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*Appl. Sci.*
**2019**,
*9*(9),
1726;
https://doi.org/10.3390/app9091726

Article

Adaptive Dual Extended Kalman Filter Based on Variational Bayesian Approximation for Joint Estimation of Lithium-Ion Battery State of Charge and Model Parameters

^{1}

School of Electronic and Information, Northwestern Polytechnical University, Xi’an 710072, China

^{2}

System Engineering Research Institute of CSSC, Beijing 100094, China

*

Correspondence: [email protected]

^{†}

Current address: No. 127, Youyi West Road, Xi’an 710072, China.

Received: 4 April 2019 / Accepted: 23 April 2019 / Published: 26 April 2019

## Abstract

**:**

An accurate state of charge (SOC) estimation is vital for the safe operation and efficient management of lithium-ion batteries. At present, the extended Kalman filter (EKF) can accurately estimate the SOC under the condition of a precise battery model and deterministic noise statistics. However, in practical applications, the battery characteristics change with different operating conditions and the measurement noise statistics may vary with time, resulting in nonoptimal and even unreliable estimation of SOC by EKF. To improve the SOC estimation accuracy under uncertain measurement noise statistics, a variational Bayesian approximation-based adaptive dual extended Kalman filter (VB-ADEKF) is proposed in this paper. The variational Bayesian inference is integrated with the dual EKF (DEKF) to jointly estimate the lithium-ion battery parameters and SOC. Meanwhile, the measurement noise variances are simultaneously estimated in the SOC estimation process to compensate for the model uncertainties, so that the adaptability of the proposed algorithm to dynamic changes in battery characteristics is greatly improved. A constant current discharge test, a pulse current discharge test, and an urban dynamometer driving schedule (UDDS) test are performed to verify the effectiveness and superiority of the proposed algorithm by comparison with the DEKF algorithm. The experimental results show that the proposed VB-ADEKF algorithm outperforms the traditional DEKF algorithm in terms of SOC estimation accuracy, convergence rate, and robustness.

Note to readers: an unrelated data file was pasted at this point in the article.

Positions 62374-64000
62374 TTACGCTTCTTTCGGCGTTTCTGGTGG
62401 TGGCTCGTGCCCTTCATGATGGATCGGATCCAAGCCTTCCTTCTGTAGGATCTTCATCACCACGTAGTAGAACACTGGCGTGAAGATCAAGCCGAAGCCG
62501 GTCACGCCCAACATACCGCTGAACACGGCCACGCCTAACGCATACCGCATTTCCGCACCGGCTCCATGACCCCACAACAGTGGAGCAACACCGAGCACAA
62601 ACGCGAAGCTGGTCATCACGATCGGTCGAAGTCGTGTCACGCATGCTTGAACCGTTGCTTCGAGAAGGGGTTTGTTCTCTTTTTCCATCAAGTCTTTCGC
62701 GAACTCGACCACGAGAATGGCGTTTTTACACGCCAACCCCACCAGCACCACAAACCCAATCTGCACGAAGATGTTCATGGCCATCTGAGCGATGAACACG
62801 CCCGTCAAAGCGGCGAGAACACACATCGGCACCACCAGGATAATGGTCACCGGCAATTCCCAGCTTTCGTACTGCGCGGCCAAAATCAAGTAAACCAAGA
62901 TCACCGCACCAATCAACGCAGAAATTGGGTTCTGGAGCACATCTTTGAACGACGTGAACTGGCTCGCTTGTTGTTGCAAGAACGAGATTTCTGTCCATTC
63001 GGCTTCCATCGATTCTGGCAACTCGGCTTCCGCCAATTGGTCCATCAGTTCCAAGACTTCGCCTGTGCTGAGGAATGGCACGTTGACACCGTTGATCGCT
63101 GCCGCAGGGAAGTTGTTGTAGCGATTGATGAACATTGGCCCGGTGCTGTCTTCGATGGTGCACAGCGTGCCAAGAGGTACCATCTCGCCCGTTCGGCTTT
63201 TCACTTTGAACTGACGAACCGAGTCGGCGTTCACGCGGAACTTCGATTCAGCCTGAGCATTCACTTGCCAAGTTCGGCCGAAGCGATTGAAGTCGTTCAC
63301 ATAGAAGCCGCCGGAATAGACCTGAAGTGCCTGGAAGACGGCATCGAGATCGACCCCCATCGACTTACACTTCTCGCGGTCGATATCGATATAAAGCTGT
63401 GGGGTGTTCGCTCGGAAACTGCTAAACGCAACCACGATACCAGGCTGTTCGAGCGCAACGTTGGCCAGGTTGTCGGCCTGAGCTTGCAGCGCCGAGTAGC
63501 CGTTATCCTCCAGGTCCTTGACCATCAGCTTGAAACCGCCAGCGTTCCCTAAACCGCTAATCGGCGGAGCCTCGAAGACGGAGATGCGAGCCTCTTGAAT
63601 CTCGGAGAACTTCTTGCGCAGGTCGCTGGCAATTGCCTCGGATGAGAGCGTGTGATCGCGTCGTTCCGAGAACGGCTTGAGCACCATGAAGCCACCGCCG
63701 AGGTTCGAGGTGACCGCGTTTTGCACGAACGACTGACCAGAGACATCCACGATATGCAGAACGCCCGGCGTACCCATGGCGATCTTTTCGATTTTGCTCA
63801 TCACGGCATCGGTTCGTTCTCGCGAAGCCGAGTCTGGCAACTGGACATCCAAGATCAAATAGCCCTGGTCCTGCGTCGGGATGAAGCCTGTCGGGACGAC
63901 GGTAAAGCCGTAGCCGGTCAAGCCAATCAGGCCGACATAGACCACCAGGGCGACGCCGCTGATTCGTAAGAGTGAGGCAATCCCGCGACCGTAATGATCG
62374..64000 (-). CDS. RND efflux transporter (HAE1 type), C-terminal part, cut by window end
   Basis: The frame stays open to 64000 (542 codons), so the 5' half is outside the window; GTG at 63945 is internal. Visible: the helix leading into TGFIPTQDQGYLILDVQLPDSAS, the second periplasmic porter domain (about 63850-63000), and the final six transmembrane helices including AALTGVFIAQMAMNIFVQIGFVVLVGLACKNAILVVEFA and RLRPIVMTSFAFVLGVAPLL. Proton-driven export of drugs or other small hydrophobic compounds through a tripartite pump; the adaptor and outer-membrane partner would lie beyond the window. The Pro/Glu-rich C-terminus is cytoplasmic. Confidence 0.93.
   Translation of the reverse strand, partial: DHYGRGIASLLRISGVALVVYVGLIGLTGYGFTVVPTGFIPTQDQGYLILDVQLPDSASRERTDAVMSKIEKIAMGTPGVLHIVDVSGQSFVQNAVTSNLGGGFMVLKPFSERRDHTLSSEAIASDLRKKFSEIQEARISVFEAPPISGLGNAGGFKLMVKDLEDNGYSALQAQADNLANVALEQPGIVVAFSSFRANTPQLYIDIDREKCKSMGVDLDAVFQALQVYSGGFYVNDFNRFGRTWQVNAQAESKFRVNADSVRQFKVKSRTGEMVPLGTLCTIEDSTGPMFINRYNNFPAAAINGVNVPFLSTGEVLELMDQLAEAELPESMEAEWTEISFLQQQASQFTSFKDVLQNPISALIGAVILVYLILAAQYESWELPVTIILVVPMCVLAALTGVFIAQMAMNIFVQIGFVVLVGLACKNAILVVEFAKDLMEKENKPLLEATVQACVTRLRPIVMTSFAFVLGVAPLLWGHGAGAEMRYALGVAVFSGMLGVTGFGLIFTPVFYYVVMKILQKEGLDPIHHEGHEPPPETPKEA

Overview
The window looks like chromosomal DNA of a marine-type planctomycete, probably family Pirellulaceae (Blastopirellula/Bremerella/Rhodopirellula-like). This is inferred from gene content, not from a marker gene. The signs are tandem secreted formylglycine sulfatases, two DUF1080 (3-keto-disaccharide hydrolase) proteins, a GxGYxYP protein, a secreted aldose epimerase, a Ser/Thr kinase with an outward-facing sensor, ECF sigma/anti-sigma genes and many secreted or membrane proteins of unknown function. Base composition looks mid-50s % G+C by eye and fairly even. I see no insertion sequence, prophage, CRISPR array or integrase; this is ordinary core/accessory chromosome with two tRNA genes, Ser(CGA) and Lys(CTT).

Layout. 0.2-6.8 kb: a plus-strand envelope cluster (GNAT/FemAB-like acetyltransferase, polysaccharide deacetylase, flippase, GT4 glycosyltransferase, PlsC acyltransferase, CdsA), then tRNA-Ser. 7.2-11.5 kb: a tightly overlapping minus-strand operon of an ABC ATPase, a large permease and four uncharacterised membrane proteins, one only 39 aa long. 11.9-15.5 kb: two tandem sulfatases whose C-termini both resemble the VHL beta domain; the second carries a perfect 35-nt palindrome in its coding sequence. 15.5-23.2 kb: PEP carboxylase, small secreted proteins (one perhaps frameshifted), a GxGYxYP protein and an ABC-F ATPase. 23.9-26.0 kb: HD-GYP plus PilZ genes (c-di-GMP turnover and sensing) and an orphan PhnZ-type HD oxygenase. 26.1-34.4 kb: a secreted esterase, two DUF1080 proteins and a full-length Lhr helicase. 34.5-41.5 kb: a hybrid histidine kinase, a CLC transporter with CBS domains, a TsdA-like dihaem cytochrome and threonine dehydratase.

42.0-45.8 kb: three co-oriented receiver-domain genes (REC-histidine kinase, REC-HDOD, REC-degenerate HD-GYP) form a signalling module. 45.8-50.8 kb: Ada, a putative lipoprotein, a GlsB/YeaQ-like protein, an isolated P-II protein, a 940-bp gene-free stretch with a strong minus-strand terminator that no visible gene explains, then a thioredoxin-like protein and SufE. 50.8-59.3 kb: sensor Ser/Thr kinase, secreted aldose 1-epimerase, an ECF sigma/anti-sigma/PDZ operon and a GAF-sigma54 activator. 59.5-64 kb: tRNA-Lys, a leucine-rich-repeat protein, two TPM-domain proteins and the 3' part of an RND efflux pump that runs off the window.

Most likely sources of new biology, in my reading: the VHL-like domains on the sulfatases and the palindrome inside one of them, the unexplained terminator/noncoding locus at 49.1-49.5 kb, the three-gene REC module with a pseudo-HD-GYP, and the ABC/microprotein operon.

Keywords:

state of charge (SOC); joint estimation; lithium-ion battery; variational Bayesian approximation; dual extended Kalman filter (DEKF); measurement statistic uncertainty## 1. Introduction

Electric vehicles (EVs) are believed worldwide to be one of the most important development directions in the vehicle industry because of their advantages in low pollution and energy saving. Lithium-ion batteries, by virtue of their high energy and power density, are the fundamental power source of EVs [1]. Nevertheless, lithium-ion batteries have hidden dangers in safety. Once over-charged or over-discharged, the battery capacity will drop, leading to reduced lifetime or damage, or even explosion. Moreover, the battery characteristics change with different operating conditions. Therefore, to ensure the safety, reliability, and efficiency of the battery system, a battery management system (BMS) is developed and utilised. The BMS is used to control and monitor the battery operating conditions to guarantee the safe operation and longevity of the battery.

The state of charge (SOC) is a significant parameter which indicates the amount of remaining energy in the battery for further service. It needs to be estimated accurately online in order to prevent any over-charge and over-discharge, while providing the information and support for the effective and flexible operation of the vehicle. However, it is difficult to acquire precise SOC estimates since the battery itself is a highly nonlinear system and has a lot of uncertainties.